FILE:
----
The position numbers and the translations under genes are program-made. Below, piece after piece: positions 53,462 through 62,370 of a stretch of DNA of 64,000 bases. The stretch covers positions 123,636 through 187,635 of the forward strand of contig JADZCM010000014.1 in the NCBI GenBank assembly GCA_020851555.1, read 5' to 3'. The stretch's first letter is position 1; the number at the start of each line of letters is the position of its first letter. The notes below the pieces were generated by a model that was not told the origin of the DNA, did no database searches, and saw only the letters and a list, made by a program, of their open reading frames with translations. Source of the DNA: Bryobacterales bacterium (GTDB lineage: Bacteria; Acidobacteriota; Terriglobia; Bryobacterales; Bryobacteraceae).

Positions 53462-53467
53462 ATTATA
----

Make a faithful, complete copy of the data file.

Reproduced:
The position numbers and the translations under genes are program-made. Below, piece after piece: positions 53,462 through 62,370 of a stretch of DNA of 64,000 bases. The stretch covers positions 123,636 through 187,635 of the forward strand of contig JADZCM010000014.1 in the NCBI GenBank assembly GCA_020851555.1, read 5' to 3'. The stretch's first letter is position 1; the number at the start of each line of letters is the position of its first letter. The notes below the pieces were generated by a model that was not told the origin of the DNA, did no database searches, and saw only the letters and a list, made by a program, of their open reading frames with translations. Source of the DNA: Bryobacterales bacterium (GTDB lineage: Bacteria; Acidobacteriota; Terriglobia; Bryobacterales; Bryobacteraceae).

Positions 53462-53467
53462 ATTATA